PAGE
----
July 17, 2023 By Holly Moriarty
Hingham rowers and coxswains are making a mark for themselves at colleges across the country, including Carolyn Kennedy who coxed Stanford University’s second varsity women’s 8+ boat to gold at the NCAA Division I Rowing Championship this past spring.
And for many of these rowers and coxswains, it all starts at Hingham Maritime Center.
Carolyn found her spot in the boat in seventh grade when she signed up with friends for a Learn to Row class at Hingham Maritime Center (HMC). After suffering two concussions playing soccer, she needed to steer away from contact sports. Having recently moved to Hingham from Pennsylvania, Carolyn decided to take advantage of living on the water in her new hometown and gave rowing a try. She enjoyed the competition of the sport, the excitement of racing, and being out on the water.
While she started out as a rower, coxing quickly drew her in.
“I loved the uniqueness of the role, a take initiative, leadership position that I hadn’t found in other sports. There are not many sports where the smallest person gets to be in charge and commanding like that,” said Carolyn, who stands at 5’2”.
Carolyn was all in—coxing HMC’s youth and masters classes year-round.
“HMC is where I developed my love of the sport. In the Learn to Row classes, we would jump out of the boats and swim—I loved the community and friends there,” Carolyn said. “You have a lot of independence at HMC too. You’re not micromanaged by coaches, it’s more experiential learning and you get so many opportunities to be on the water.”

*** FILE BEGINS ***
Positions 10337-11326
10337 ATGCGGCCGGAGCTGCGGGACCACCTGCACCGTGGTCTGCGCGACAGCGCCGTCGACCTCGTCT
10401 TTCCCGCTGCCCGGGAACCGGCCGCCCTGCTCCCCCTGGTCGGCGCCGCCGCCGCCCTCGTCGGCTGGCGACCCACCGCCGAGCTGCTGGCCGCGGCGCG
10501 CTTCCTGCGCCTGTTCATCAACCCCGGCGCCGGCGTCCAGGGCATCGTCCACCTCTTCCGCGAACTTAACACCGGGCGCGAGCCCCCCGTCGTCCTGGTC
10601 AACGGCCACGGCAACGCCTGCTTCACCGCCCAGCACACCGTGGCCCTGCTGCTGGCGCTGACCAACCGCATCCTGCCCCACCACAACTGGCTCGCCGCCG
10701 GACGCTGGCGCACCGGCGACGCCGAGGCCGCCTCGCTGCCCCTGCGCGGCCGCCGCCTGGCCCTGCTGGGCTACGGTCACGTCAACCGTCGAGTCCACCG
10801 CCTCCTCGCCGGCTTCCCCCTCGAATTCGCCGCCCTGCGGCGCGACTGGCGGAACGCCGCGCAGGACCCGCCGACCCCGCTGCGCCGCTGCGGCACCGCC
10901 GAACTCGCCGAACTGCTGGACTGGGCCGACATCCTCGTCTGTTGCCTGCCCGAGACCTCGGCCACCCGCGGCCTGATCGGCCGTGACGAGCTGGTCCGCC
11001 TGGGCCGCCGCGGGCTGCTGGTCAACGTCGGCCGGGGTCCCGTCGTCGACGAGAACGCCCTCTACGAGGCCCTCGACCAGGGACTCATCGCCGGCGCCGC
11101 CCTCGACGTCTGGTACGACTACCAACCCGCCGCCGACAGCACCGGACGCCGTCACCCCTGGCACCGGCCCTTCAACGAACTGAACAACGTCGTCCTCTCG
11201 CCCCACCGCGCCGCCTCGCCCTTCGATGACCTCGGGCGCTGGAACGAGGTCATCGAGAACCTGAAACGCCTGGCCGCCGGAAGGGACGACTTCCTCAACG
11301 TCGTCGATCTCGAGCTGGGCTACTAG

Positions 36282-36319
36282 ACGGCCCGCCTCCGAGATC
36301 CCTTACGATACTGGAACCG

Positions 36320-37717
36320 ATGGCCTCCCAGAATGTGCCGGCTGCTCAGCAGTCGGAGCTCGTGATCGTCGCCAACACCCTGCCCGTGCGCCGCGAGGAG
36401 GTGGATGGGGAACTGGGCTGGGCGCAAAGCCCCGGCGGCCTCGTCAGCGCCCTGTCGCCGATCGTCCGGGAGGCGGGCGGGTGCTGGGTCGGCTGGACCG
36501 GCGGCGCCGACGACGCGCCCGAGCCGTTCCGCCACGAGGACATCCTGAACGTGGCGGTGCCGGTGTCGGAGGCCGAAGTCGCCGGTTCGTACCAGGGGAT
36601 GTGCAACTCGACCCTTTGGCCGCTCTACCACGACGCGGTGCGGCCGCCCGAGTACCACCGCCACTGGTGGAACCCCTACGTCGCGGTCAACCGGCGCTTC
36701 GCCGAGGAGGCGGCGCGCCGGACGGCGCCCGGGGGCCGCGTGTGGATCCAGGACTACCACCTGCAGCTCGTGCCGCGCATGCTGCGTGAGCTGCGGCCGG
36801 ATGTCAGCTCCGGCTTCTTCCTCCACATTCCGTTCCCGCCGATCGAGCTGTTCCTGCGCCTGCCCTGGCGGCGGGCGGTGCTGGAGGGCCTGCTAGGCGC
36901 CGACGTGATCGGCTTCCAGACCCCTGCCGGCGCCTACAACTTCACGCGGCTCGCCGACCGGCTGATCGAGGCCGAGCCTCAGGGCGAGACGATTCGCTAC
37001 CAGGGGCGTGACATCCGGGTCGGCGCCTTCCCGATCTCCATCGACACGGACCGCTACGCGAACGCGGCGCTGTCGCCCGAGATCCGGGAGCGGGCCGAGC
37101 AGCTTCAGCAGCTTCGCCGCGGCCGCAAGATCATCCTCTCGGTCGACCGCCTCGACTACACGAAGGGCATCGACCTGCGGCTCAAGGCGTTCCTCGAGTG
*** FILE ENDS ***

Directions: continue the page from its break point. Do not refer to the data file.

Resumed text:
She coxed at HMC straight through to winter of her freshman year, when she made the difficult decision to trade Hingham Harbor for the Charles River. Carolyn wanted to race competitively, but her high school, Notre Dame Academy, did not have a crew team. So she began coxing for Community Rowing, Inc. (CRI) in Brighton the following spring.
While she missed Hingham Maritime Center, Carolyn was well prepared to take on the new challenge. “It was a learning curve at CRI, but I felt equipped to figure things out on my own because my HMC coaches gave me so much agency at practice.”
Carolyn coxed CRI’s girls team in 4+ and 8+ boats, six days a week. By her junior year, she was coxing the girls first varsity 8+ boat, honing her skills alongside some of the best rowers in the world.
“Rowing on the Charles is a special experience. Everywhere you go, you see college crews and other high level teams. It’s a beautiful setting and an inspirational place to row,” she said.
As a sophomore and again as a senior, Carolyn raced in the Head of the Charles (cancelled her junior year due to Covid). She also coxed at the USRowing Youth National Championship her junior and senior years; CRI placed fourth her junior year.
The next step was collegiate coxing. Carolyn felt most connected to the team at Stanford University and was recruited to cox for the women’s team.
“Both HMC and CRI helped me build confidence and community within rowing,” said Carolyn. “The people are always what keep you in the sport because it is so hard and such a commitment. It’s all about the collective and what we’re trying to do together. From HMC and CRI, I knew community was a priority. This helped me find a team I was excited to be on at Stanford and really dive into the experience.”